Sina Corporation is an internet media company founded in 1999 and headquartered in China. The company primarily serves the global Chinese community through its micro-blog portal and its social media platform, Weibo. In 2021, Sina delisted and became a private company.
No evidence was found that Sina undertakes initiatives that contribute to inclusive digital access and opportunities. There is an opportunity for the company to show how it supports universal and affordable access to digital technologies for vulnerable groups, digital inclusivity for women and girls, and digital accessibility for people with disabilities. Sina should also demonstrate how it distributes the wealth it creates among its stakeholders.
No evidence was found that Sina undertakes initiatives that contribute to the development of digital skills or increase school connectivity. There are opportunities for the company to contribute in these areas.
Sina should demonstrate how it practises open innovation and supports technology innovation ecosystems. It should also demonstrate how it collaborates with other organisations on research into sustainable development and supports inclusive and ethical research and development.
Core social indicators
The core social indicators assess societal expectations of business conduct that companies should meet if they aspire to be part of a system transformation that leaves no one behind.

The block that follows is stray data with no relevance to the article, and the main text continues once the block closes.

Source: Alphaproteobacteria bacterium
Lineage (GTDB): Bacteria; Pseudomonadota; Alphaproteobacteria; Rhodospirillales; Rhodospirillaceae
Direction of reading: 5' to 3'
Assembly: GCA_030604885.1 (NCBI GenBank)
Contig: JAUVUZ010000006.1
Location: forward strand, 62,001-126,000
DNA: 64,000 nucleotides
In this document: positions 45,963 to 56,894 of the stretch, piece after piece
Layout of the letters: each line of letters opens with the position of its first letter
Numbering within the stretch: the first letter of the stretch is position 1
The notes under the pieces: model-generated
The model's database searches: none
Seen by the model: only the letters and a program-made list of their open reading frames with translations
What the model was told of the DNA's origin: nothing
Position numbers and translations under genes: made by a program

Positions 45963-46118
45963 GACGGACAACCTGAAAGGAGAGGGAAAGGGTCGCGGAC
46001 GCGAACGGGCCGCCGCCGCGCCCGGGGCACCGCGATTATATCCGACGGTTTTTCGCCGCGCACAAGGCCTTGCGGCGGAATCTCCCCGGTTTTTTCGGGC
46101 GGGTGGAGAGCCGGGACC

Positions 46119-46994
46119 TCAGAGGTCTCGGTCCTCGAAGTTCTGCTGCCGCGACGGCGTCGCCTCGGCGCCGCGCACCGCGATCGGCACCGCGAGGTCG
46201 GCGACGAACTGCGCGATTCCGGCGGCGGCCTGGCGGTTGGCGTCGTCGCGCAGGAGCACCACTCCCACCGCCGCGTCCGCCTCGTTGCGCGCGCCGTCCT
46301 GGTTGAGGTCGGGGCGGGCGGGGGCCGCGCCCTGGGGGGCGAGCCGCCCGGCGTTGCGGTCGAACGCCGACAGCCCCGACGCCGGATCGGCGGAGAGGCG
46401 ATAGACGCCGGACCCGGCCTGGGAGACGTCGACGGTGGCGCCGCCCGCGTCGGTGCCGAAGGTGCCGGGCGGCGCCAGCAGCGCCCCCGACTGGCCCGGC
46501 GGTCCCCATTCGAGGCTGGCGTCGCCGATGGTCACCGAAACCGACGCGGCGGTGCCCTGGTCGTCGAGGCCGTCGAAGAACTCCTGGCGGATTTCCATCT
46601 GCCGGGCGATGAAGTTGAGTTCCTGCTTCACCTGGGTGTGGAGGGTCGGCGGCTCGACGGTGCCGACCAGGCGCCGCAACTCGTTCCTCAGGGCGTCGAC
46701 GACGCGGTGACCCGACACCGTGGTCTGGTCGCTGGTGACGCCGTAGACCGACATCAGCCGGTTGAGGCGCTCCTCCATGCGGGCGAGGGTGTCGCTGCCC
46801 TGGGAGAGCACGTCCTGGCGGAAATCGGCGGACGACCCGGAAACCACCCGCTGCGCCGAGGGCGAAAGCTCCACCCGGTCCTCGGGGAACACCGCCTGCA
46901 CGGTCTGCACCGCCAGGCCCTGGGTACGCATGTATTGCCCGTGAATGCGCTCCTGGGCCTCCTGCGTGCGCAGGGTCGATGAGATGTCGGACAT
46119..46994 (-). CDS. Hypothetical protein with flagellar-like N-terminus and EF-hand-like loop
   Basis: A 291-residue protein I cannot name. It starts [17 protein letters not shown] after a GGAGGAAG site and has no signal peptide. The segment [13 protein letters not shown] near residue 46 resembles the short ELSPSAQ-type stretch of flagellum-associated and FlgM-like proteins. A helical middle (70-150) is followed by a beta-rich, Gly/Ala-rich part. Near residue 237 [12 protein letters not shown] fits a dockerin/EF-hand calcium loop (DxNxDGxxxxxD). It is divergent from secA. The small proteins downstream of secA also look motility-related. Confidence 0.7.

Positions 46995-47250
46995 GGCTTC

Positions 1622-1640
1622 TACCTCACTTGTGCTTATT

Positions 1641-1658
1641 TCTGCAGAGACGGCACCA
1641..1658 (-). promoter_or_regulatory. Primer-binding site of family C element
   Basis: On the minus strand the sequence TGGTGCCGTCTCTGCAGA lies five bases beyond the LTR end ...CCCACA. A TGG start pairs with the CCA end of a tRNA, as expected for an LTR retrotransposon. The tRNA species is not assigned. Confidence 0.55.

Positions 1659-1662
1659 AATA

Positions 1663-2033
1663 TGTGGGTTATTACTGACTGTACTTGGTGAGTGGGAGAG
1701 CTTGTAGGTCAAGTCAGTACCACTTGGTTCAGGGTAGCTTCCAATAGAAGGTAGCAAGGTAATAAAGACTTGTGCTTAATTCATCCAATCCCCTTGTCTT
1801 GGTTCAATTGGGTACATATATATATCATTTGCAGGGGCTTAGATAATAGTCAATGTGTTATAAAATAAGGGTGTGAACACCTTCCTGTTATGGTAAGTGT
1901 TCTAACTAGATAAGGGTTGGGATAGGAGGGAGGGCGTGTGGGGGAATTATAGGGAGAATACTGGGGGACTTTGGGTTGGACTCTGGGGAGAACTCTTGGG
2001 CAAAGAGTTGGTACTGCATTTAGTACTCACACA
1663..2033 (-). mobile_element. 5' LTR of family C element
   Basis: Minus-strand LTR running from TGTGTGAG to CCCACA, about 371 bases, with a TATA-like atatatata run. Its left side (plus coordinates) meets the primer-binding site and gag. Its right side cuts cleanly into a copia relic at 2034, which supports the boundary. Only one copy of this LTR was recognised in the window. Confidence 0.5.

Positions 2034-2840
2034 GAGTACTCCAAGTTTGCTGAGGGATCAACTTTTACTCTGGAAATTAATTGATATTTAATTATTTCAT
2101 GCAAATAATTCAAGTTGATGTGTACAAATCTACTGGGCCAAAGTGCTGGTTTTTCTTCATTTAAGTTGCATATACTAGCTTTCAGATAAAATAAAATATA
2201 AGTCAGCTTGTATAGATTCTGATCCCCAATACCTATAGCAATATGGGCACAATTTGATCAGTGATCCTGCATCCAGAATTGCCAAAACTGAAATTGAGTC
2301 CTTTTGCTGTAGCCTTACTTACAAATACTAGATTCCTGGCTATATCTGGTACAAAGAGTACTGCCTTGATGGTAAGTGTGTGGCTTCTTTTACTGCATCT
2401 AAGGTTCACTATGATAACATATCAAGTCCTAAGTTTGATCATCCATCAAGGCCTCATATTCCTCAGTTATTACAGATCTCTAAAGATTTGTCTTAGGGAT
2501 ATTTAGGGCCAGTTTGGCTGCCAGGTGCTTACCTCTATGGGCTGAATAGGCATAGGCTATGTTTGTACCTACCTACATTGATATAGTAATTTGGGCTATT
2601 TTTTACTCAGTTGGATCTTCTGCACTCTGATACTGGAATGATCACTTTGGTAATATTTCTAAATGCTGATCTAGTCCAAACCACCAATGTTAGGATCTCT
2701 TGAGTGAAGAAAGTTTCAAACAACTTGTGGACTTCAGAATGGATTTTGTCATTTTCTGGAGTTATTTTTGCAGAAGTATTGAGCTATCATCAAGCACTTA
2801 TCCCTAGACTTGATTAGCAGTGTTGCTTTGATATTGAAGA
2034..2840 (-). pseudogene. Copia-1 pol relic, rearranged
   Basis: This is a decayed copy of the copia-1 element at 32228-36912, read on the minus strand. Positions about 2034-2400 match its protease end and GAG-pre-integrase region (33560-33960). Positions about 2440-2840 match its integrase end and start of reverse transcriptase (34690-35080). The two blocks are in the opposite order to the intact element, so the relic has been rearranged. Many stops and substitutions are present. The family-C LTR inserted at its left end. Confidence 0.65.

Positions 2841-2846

No policies or commitments related to respect for human rights were found in the public domain. There is no public evidence of Sina committing to respect the ILO fundamental labour rights, nor does the company disclose a process to identify, assess and mitigate the salient human rights risks associated with its own operations and business relationships. Moreover, the company does not engage with stakeholders whose human rights have been potentially or actually impacted by its operations.
While Sina discloses that it aims to improve health and safety policies and procedures, it does not commit to respect workers health and safety in a formal policy statement. Furthermore, the company lacks information in relation to living wages, working hours and collective bargaining. For example, the company does not disclose the proportion of its total workforce covered by collective bargaining agreements. In relation to workforce diversity, while Sina discloses that at least 30% of its board are women, it does not provide a breakdown of diversity within all employee categories.
Sina does not disclose any relevant information in relation to tax, such as a global tax strategy or income tax payments for all of the company’s tax jurisdictions. Similarly, the company does not disclose any relevant information in relation to lobbying and political engagement. For example, rather than stating that it does not make political contributions, the company discloses the amount contributed to government funds in each financial year. Sina does have a policy prohibiting bribery and corruption, but does not describe how it identifies bribery and corruption, and does not include anti-bribery and anti-corruption clauses in contracts with business relationships.